However, the system as above described was found not to be entirely satisfactory. This was traced to the fact that SCRZ is in the non-conducting mode when the shorting contactor is closed even though it is acquiring triggering current. This is because no actual load current can be arranged to flow through it. Thus, when the shorting contactor SC is released, it is necessary to wait for the turnon time of SCRZ before the potential across the controller reduces to zero or nearly so. The turn-on time of an SCR is in the order of one or two microseconds, thus there is sufficient voltage available to fire SCRl. via R1 during the turn on time of SCRZ; this results in the simultaneous firing of SCRl and SCR2 and hence failure of the controller. To eliminate this an interlock SCi is connected in series with R1, and is broken when the shorting contactor SC is energised and only remakes after the shorting contactor SC has fully opened. This gives suificient time for the main silicon controlled rectifier SCRZ fully to conduct and therefore remove any voltage across the controller.
A further problem, however, presents itself with the arrangement shown in FIG. 2 for ensuring that SCRZ is in the conducting mode by making the on oscillator fire repeatedly. Since, as previously mentioned, the removal of D2 causes an inability to maintain SCRZ in conduction, therefore when the shorting contactor SC breaks, SCRZ has to wait the next triggering pulse from the oscillator to go into conduction. This can result in arcing at the shorting contactor SC tips and since one of the prime advan tages of semiconductor control is the removal of frequent contactor service requirements, this is a great disadvantage. The circuit shown in FIG. 2 ensures that SCR2 is in permanent conduction, i.e. a permanent DC. voltage is applied to the trigger of SCR2 when the shorting contactor SC is energised. This is quite easily arranged by causing the shorting contactor interlock SCZ to provide a constant DC. potential at the trigger of SCRZ. This however, does not provide the ultimate solution. The reason for this is that the shorting contactor SC may close just after a signal has been fired from the oscillator to the off SCRI. Since SCR2 is switched immediately into conduction by this DC. potential applied by the shorting contactor interlock 5C2, this would prevent the recharging of the capacitor C. The result would be a delay for the time constant RSC, before the charging of the capacitor in the reverse direction. To prevent excessive losses R5 has to be fairly large and it would therefore be possible for the shorting contactor SC to be released before the completion of this reverse charge and hence dropout of the controller. The problem thus resolves itself to ensuring that SCRZ is not fired if SCRl is in the conducting mode, i.e. capacitor C is not fully charged. This is accomplished by the insertion of D6. The action of the clipping circuit made up by R6, D5 and D6 is such that SCRZ is not fired until a positive charge is built up on the cathode of SCR3, i.e. until the capacitor C is charged in the correct direction for commutation. The sequence is then as desired.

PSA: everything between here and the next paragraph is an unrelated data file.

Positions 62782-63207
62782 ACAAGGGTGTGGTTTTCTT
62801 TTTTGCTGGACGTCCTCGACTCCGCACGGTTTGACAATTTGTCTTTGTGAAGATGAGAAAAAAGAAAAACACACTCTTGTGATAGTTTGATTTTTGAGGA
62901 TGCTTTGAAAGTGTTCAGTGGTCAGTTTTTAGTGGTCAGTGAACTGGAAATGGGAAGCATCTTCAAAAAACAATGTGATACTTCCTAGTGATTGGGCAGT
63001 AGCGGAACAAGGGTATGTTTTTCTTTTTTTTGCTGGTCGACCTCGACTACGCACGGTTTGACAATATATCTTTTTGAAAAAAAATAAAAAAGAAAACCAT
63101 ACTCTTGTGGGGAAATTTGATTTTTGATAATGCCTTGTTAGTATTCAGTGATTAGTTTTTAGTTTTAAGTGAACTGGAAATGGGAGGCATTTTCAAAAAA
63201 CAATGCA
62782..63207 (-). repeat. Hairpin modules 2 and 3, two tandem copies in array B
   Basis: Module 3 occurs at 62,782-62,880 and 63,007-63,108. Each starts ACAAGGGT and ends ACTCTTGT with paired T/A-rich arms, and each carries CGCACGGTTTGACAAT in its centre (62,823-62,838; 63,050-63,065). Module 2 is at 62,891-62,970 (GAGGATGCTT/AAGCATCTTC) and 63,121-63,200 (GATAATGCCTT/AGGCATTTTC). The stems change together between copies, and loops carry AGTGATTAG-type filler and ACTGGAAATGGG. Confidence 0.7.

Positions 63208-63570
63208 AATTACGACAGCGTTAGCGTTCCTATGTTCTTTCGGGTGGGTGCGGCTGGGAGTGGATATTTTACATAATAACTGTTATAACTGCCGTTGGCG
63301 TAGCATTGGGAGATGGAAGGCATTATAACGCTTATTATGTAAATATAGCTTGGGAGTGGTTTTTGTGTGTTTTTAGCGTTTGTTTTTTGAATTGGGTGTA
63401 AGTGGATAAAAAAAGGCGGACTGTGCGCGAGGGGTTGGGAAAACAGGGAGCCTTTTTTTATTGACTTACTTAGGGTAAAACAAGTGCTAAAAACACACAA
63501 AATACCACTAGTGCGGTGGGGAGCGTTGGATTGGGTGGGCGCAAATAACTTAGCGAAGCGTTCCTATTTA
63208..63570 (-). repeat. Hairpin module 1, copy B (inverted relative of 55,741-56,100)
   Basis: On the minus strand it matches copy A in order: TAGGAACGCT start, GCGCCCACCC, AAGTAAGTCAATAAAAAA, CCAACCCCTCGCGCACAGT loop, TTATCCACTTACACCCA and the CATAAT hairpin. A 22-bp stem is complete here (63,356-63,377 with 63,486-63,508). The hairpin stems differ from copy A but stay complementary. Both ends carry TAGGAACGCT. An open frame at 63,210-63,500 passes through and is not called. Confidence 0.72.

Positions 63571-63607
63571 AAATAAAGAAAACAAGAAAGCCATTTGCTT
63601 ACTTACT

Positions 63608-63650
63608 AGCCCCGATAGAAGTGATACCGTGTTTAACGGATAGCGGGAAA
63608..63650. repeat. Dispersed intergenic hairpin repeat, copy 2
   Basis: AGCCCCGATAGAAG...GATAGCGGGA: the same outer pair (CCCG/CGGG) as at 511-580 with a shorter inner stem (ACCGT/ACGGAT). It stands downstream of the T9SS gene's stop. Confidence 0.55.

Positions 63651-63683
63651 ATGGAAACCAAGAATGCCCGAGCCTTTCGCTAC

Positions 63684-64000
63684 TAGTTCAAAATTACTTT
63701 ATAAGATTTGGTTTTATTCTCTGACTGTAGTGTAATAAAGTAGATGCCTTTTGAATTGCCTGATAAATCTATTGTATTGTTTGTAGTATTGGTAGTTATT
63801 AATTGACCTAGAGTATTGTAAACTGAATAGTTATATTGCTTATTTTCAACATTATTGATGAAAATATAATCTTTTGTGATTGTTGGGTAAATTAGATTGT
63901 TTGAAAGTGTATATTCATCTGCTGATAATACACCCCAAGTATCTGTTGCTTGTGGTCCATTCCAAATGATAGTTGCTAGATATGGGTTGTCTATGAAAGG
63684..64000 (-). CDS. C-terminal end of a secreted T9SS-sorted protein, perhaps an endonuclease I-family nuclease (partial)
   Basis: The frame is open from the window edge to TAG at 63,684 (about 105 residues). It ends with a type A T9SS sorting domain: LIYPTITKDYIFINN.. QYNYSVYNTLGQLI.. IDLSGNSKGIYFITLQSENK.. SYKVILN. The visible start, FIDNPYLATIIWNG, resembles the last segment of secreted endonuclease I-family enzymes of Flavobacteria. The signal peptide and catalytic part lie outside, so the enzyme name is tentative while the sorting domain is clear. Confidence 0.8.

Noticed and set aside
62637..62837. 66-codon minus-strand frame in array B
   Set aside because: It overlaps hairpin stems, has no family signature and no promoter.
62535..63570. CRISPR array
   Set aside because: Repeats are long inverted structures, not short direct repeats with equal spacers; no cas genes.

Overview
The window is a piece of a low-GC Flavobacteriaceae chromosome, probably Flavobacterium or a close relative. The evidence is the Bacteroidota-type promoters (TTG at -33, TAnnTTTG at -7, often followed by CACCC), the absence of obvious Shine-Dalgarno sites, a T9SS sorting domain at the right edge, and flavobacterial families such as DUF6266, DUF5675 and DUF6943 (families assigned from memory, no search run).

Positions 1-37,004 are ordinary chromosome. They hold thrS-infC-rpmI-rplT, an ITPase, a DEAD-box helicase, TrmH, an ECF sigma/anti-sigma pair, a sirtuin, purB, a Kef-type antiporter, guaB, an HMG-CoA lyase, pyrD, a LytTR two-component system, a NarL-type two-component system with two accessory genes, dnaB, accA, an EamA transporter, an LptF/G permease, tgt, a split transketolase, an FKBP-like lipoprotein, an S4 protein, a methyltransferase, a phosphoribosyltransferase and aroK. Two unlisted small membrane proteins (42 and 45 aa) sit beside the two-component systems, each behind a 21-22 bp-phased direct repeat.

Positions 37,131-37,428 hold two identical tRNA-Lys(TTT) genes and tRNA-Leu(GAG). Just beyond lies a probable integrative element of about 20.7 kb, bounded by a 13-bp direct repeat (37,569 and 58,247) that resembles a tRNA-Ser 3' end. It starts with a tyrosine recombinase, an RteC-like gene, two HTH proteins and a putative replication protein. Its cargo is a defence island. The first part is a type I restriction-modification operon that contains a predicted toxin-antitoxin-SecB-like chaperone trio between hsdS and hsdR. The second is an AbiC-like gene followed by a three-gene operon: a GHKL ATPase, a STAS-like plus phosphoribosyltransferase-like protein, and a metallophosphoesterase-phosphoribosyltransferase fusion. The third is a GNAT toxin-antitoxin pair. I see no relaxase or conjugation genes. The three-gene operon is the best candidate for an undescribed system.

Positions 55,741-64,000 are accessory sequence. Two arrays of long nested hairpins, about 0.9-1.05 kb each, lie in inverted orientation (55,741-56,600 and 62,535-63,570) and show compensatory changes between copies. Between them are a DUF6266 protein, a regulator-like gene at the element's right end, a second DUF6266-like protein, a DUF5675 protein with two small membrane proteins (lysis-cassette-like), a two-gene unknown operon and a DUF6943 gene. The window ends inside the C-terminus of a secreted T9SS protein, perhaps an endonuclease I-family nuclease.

Whenever the shorting contactor SC is closed a reverse charge must appear on capacitor C, independent of any bounce of the contactor. When this reverse charge is obtained SCRZ is permanently triggered on and thus the breaking of the shorting contactor SC Will not cause any arcing.
1. A control system for a battery operated electric motor comprising:
a first controlled rectifier connected in series with a capacitor between a terminal of the motor and the battery,
a second controlled rectifier connected in parallel with said first rectifier and capacitor, and
a third controlled rectifier connected in series with an inductor across said first rectifier;
an off pulse circuit connected to the firing terminal of said first rectifier, and
on pulse circuit connected to the firing terminals of said second and third rectifiers.
2. A control system as in claim 1, in which all of said controlled rectifiers are of the silicon type.
3. A control system as in claim 1 in which the connection to the firing terminal of said third controlled rectifier includes a transistor amplifier.
4. A control system as in claim 1 further comprising means for short-circuiting the controlled rectifier circuit, the said means comprising:
first, second and third contactors, said first contactor being connected across said second controlled rectifier, said second contactor establishing connections to said on pulsing circuit and to the firing electrode contact of said third controlled rectifier from the positive terminal of the battery, and said third contactor connecting the firing electrode terminal of said first controlled rectifier via a resistor to a terminal of the motor, said first and second contactors being operable for making contact at substantially the same time said third contactor is breaking contact.
5 6 5. A control system for a motor operated on direct to the firing terminal of said first controlled rectifier current by means of pulses of current comprising: via a rectifier.
a 2113; scontrolled rectifier for producing the current References Cited a capacitor circuit including a second controlled recti- 5 UNITED STATES PATENTS fier for extinguishing said first controlled rectifier at 3,191,112 6/1965 Cain 318-345 X the end of each pulse, 3,195,029 7/1965 Gilhreath 3l8345 X means connecting said first and second controlled recti- 3,222,585 12/1965 Lobb 318345 X fiers on and off pulsing circuits, and a third controlled rectifier in series with said capacitor, 10 ORIS RADER lmary Exammer the firing electrode terminal of which is connected J. J. BAKER, Assistant Examiner.